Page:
Floridians are currently battling another outbreak of dengue fever, a virus that was eliminated from the U.S. in 1946 before returning in the 1980s. In 2019, the Centers for Disease Control and Prevention recorded 1,183 cases overall. Florida not only reported the most cases (371) but was one of only three states where local transmission — rather than travel-related transmission — was reported.

Although many experts consider Oxitec’s tool to be an exciting potential solution, not everyone agrees. In the wake of the approval, many environmental activists and residents have spoken out expressing concern about what impact the genetically engineered mosquitoes may have. Dana Perls, food and technology program manager with environmental nonprofit Friends of the Earth said in a statement that the experiment will “needlessly put Floridians, the environment and endangered species at risk.”

Barry Wray, executive director of the Florida Keys Environmental Coalition, said in another statement that the mosquito control board was proceeding with an experiment that could be “damaging to environmental health and the economy.” Equally opposed was Jaydee Hanson, policy director for the International Center for Technology Assessment and the Center for Food Safety, who criticized the timing of the decision.

"With all the urgent crises facing our nation and the State of Florida — the Covid-19 pandemic, racial injustice, climate change — the administration has used tax dollars and government resources for a Jurassic Park experiment,” Hanson said in a press release. “Now the Monroe County Mosquito Control District has given the final permission needed. What could possibly go wrong? We don't know, because EPA unlawfully refused to seriously analyze environmental risks. Now without further review of the risks, the experiment can proceed.”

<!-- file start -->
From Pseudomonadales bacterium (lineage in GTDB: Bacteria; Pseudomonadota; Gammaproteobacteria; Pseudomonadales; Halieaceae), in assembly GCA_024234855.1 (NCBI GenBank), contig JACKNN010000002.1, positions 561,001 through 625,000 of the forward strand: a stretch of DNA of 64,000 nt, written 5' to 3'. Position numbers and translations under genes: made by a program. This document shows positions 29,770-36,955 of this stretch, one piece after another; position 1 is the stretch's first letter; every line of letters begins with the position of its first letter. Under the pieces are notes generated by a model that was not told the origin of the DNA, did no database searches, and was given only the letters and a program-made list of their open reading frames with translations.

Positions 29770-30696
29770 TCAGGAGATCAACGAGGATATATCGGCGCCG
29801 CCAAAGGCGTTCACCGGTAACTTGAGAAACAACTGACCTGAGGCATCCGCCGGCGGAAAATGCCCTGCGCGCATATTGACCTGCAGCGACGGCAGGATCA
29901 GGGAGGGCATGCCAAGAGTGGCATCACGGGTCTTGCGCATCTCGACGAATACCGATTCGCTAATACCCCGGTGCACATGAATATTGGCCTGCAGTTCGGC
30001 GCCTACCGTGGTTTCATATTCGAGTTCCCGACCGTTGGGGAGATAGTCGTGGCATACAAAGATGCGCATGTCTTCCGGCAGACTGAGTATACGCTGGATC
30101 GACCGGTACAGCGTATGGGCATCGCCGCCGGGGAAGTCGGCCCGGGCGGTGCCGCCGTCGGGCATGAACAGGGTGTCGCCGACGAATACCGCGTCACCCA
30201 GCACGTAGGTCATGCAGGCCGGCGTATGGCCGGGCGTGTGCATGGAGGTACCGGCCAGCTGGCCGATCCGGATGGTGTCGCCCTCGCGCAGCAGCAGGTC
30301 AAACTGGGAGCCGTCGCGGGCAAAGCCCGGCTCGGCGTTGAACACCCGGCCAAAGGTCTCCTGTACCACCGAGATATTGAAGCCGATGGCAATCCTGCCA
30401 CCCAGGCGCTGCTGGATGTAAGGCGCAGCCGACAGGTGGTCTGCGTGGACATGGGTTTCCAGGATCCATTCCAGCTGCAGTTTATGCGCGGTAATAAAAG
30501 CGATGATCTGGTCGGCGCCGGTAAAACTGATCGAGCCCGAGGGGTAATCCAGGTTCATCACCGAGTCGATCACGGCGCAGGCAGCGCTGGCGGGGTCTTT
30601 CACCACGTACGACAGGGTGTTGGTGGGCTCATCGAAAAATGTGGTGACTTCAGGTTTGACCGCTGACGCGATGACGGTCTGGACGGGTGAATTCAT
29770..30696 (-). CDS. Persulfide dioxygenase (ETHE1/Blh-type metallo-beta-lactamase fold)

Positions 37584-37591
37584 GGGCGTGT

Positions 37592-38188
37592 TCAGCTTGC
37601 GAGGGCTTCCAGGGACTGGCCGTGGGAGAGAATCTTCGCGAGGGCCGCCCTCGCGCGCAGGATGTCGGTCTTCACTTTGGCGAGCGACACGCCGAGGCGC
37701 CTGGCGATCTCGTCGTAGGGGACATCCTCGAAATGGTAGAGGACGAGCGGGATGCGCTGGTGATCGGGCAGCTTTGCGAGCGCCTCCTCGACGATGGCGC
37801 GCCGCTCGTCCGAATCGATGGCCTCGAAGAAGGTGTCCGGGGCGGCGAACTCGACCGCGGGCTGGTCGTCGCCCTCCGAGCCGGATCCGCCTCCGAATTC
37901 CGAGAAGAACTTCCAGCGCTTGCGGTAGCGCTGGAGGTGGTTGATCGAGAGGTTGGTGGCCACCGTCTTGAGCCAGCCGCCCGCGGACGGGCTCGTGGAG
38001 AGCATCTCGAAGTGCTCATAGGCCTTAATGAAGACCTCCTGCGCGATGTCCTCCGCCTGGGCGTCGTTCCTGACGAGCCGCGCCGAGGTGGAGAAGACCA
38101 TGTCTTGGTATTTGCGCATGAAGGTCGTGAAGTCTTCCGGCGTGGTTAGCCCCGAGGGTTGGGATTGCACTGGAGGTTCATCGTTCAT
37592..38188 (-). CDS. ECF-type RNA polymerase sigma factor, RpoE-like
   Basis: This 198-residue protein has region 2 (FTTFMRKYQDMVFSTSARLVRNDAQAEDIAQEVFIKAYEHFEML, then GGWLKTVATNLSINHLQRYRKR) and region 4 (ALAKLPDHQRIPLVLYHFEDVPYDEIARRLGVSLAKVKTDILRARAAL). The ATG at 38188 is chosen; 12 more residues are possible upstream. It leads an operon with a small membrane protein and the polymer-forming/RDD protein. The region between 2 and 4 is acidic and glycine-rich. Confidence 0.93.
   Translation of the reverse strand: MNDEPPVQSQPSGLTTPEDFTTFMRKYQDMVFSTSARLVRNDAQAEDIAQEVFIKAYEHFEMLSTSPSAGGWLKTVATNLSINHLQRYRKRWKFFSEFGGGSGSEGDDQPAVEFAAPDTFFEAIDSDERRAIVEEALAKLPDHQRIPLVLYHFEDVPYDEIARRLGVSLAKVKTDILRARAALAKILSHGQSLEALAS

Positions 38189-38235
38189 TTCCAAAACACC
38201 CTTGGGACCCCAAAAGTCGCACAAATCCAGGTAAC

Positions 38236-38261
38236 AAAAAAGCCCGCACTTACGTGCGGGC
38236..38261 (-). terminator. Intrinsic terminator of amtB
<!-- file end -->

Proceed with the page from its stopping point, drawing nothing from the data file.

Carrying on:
Although the experiment may be new to U.S. soil, the EPA notes in its May press release that it went through an “extensive evaluation” before Oxitec was granted permission to try it. This included evaluating safety risks. “Since only male mosquitoes will be released into the environment and they do not bite people, they will not pose a risk to people,” the EPA wrote. “It is also anticipated that there would be no adverse effects to animals such as bats and fish in the environment.”

The tool had been cleared in 2016 by the Food and Drug Administration, which conducted a thorough analysis of the technology and determined that the risk of adverse effects to people, animals and the environment was “negligible.”

Gorman says that concerns about safety, based on the FDA and EPA approval as well as a decade of experience with the tool, are unwarranted. “No one in Florida is going to be at risk from our mosquitoes — but they are at significant risk from mosquito-borne diseases,” says Gorman. “We’ve released over a billion mosquitoes over the last 10 years in Panama, Brazil, Grand Cayman and Malaysia, and we’ve never had one adverse effect on humans, the environment or animals.”

While the mosquitoes are reportedly set to be released in 2021, no exact locations in the Florida Keys have been chosen.